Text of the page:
The art and Responsibility of Sharing

IMG_1192

a Great Dane’s face

real dog

Sharing is not an automatic behavior, it is a learned one. Hopefully children are taught at an early age how to share, but sometimes it just doesn’t stick going into their adulthood. No one should ever feel pressured to share what they have, but when you do share, there is a certain etiquette and responsibility involved.

There are all kinds of sharing etiquette to learn once you get out into the big bad world. How to share the road, food, pictures, thoughts, fears, etc. There are sharing obligations and sharing responsibilities.  There is a hard and fast rule for all kinds of sharing, but the best rule of all is To Share.

No matter what you do in life, learning to share is very important.  

You can learn how to share, but you also need to learn how to share with no expectation of getting anything in return. This is the hardest rule of all to learn. Throughout your life you will find that most often when you share there will be absolutely no return to you. That’s because people are not taught to feel obligated to give something back to you. They are taught to receive your generosity and to be grateful. Perhaps someday they might return the sentiment to you, but not always.

So when you share, do it with love and humility. Don’t do it because you expect something back.

I share because it makes me happy. I love seeing a person’s happiness when I have shared something with them. That’s what I always get back, no matter what I share. To me, this happiness is more valuable than any trinket you could offer me in return.

I pay attention to how other people share too and try to incorporate sharing techniques I like into my own sharing methods. Sharing my homemade items came about when I saw someone else do it on Facebook. I thought this was an ingenious way to motivate me to be creative, but to also share my crafts with others. That was a glorious activity that spurred me on to creating and sharing all through the year.

Every January I would post on Facebook that I would be making homemade items to send to friends all over the world. The only rule I had for myself was that I didn’t want to pick them, I wanted them to decide to be a recipient. So the first ten people that responded to my post would be the lucky recipients for that calendar year. The first time I posted it, not many people responded. In fact, I had to really push to get my quota of friends. I don’t think many folks believed I would send them anything. After I had finally gathered my ten friends, I started working on my plan to deliver.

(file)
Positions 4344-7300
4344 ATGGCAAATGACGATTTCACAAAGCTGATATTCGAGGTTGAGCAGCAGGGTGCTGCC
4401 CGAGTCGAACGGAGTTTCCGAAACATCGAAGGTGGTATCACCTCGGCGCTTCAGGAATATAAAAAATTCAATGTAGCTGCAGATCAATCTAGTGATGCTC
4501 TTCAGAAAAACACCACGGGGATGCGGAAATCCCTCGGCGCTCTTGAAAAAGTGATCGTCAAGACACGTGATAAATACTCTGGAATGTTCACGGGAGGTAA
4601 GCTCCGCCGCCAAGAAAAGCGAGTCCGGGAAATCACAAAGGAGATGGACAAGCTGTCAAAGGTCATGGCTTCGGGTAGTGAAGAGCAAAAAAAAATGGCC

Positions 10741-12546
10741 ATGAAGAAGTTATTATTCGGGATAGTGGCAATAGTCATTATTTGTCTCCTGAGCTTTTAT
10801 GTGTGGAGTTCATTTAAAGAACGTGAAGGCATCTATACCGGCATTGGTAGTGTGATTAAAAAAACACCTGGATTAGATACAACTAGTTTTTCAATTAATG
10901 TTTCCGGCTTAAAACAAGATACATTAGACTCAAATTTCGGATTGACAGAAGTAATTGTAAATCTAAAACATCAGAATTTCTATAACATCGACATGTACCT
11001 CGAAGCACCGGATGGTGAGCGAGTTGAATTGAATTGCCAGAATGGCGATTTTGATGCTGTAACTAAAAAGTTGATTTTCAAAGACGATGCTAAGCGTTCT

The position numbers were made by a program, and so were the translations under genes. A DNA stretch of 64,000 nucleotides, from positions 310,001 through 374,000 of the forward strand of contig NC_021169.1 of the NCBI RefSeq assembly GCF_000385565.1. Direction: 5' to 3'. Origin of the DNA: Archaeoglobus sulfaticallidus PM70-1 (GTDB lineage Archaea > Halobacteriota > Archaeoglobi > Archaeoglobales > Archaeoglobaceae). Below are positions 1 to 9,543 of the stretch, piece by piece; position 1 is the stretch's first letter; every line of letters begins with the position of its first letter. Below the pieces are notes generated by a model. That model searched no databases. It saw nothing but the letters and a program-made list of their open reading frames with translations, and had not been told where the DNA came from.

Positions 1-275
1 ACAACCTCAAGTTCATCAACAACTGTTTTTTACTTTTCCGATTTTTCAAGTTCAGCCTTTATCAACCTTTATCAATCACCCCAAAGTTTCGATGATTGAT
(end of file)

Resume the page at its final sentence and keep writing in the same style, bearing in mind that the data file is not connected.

When I completed a craft to send, I started posting photos of the item and everyone usually got excited. After that first year, Homemade for the Year became very popular and other people started posting their own invitations to send homemade items out too. It went viral among my friends on Facebook and that was gratifying to me. Now other friends have their own Homemade following and more and more people are sharing.

There is a responsibility that comes with sharing.

I want to stress this because it is very important. When you share, be inclusive. Include everyone involved. When you exclude anyone present, and just as worthy, in your sharing activities then you aren’t really sharing at all. This kind of behavior is socially unacceptable and can be taken as spiteful and actually selfish.

When someone openly shares, but excludes an individual, they have just shown you who they really are.

Having complete disregard of the person’s feelings when they have been excluded in the sharing activity is the mark of someone that is not generous at all. However we all make mistakes sometimes and if you have forgotten someone there is always time to correct the oversight by including them.  It cost nothing to be generous and inclusive, but it can cost everything to be exclusive.

If you are unable to include everyone present, then share what you have at another time so that no one feels left out. Sharing something should never result in another person’s feelings being hurt. There is never a time when something like this can’t be avoided, so that excuse will never fly. There is always enough to go around if you plan accordingly, and even if you don’t plan, there is still always enough to go around if you want to truly share.

Remember that sharing is an act of kindness and humility. It is not an act of control or expectations. Practice this and your world will be a happier place because the joy of sharing is deep and long lasting.

 

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About Madeline Scribes

A writer with a sense of humor. If anyone can laugh at life, it's me.
This entry was posted in All kinds of Advice, Artsy and Poetic, Facebook Advice and tagged , , , , , , , . Bookmark the permalink.

8 Responses to The art and Responsibility of Sharing

  1. Engaging perspective ! I mean that, especially in an online world where “share”often connotes gathering or expecting more views, more followers and more ratings. It seems to stem more from the passion for gaining control. Thanks for this nice reminder that the focus should be on being kind to one another.

    Liked by 1 person

  2. whine-wine-whatever says:

    I want to share this with you: This is a wonderful blog post. Perhaps those who read it will decide to share more of themselves with others — with kindness, an open heart and no expectations.

    Liked by 1 person

  3. andy1076 says:

    Very true words 🙂 staring at your artwork still and looking at it from all angles 😀

    Liked by 1 person

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